I think more than a “style” a product would have, building a good story around the proper context(s), allows the “style” to naturally emerge…unless you have those stubborn clients that say “make it look like a Ferrari!” Then your sh*t out of luck.

Thanks for the link to Gary’s work yo. With his experience at JCB he certainly has knowledge of the design-end of the “big yellow machine” business. Having 1o,ooo+ hours “in the seat” I have often wondered if I might not be able to translate it into a “seat” at Caterpillar. But I wonder how much “real” experience he has with his own designs (maybe I should contact him, huh?)

Besides being an Operating Engineer, I’ve spent a couple of years as an HDR (heavy duty repairman). I’d be more concerned with the ease of operation (ergonomics) and maintainability of these machines than their appearance. All the swoopy curves (not picking on Gary here) are pleasant to look at but since they are only attainable via molded plastics their field longevity is probably not too good; all the the stuff that I’ve worked on suffered from it (most operators of this equipment aren’t too concerned with bumping into things). The typical HDR is expected to keep his employer’s equipment running (often approaching a 90% duty cycle) with the tools s/he has on the truck, and that seldom, if ever, includes a drum of polyester resin and roll of fiberglass cloth, let alone the technical composites expertise to use it correctly.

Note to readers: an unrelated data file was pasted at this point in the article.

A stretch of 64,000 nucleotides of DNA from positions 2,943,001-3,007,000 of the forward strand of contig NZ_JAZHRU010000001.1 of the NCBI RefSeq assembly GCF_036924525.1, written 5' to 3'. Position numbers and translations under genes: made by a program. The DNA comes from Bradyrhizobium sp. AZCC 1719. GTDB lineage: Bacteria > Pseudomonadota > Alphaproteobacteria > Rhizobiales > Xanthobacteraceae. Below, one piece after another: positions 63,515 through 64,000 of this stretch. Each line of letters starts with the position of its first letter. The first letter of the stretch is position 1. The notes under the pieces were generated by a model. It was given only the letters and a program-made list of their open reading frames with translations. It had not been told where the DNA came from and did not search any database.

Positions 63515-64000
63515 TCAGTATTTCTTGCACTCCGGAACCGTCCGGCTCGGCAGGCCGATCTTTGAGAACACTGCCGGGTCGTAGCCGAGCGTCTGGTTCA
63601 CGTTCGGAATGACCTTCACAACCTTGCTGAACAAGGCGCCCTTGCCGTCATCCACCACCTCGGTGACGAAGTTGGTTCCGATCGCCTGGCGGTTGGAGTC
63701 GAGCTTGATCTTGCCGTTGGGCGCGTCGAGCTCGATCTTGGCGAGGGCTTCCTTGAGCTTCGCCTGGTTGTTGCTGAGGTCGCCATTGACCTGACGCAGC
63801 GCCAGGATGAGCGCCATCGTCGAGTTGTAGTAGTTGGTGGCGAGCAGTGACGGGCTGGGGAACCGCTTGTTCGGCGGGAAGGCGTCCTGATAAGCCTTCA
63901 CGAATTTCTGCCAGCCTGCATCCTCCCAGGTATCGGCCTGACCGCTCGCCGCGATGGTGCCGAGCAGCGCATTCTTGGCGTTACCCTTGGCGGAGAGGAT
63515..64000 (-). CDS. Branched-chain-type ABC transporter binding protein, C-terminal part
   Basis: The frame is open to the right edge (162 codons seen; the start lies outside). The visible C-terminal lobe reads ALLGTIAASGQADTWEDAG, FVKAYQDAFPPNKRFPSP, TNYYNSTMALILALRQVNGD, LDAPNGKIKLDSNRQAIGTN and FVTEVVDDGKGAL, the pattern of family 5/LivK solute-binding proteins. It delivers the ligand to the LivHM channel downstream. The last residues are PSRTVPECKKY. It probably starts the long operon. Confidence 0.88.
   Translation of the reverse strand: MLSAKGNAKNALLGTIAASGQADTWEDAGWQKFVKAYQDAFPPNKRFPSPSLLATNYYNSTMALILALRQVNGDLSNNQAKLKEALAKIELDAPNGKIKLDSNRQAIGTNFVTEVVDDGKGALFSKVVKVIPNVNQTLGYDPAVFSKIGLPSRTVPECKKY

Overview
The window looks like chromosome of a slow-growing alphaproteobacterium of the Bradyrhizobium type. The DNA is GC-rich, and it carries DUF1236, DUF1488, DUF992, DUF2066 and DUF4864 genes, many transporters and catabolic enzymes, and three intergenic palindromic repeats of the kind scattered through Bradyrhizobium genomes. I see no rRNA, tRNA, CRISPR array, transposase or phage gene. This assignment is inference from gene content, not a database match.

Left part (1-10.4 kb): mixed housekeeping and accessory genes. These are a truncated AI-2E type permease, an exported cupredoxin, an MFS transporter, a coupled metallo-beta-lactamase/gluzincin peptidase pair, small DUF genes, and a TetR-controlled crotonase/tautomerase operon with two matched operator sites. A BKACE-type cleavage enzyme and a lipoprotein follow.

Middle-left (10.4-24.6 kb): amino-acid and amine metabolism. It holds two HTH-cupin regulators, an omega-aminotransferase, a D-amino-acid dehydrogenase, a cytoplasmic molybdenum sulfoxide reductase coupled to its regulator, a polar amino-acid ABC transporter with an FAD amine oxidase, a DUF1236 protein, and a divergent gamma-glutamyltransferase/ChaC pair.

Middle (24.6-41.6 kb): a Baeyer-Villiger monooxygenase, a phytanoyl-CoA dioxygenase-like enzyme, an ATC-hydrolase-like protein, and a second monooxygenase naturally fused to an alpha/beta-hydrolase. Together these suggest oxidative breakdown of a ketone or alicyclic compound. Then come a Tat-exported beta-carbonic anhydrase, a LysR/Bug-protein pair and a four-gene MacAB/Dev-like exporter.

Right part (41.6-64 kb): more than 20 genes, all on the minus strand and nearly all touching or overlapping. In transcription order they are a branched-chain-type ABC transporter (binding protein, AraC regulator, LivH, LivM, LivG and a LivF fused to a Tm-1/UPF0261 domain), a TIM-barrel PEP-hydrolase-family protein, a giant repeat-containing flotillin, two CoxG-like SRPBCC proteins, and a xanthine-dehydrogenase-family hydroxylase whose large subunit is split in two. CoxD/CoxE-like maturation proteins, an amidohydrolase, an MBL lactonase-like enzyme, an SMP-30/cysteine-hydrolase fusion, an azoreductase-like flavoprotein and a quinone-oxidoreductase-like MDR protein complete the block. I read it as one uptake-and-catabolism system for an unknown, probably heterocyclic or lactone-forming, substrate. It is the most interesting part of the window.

That said, Caterpillar’s current “top line” M14 motorgrader is an excellent example of combining the two. Unfortunately, for purposes of this discussion, CAT is so protective of their product imagery that finding suitable examples from the net is almost impossible. This image was from a Bulgarian CAT dealer’s website. The operator controls of the M14 are an order of magnitude better than their prior model, and any other manufacturer’s, in my opinion.

And while

you have old old buildings (old beautiful building too) but tractors that look sportscar oriented to differentiate themselve?!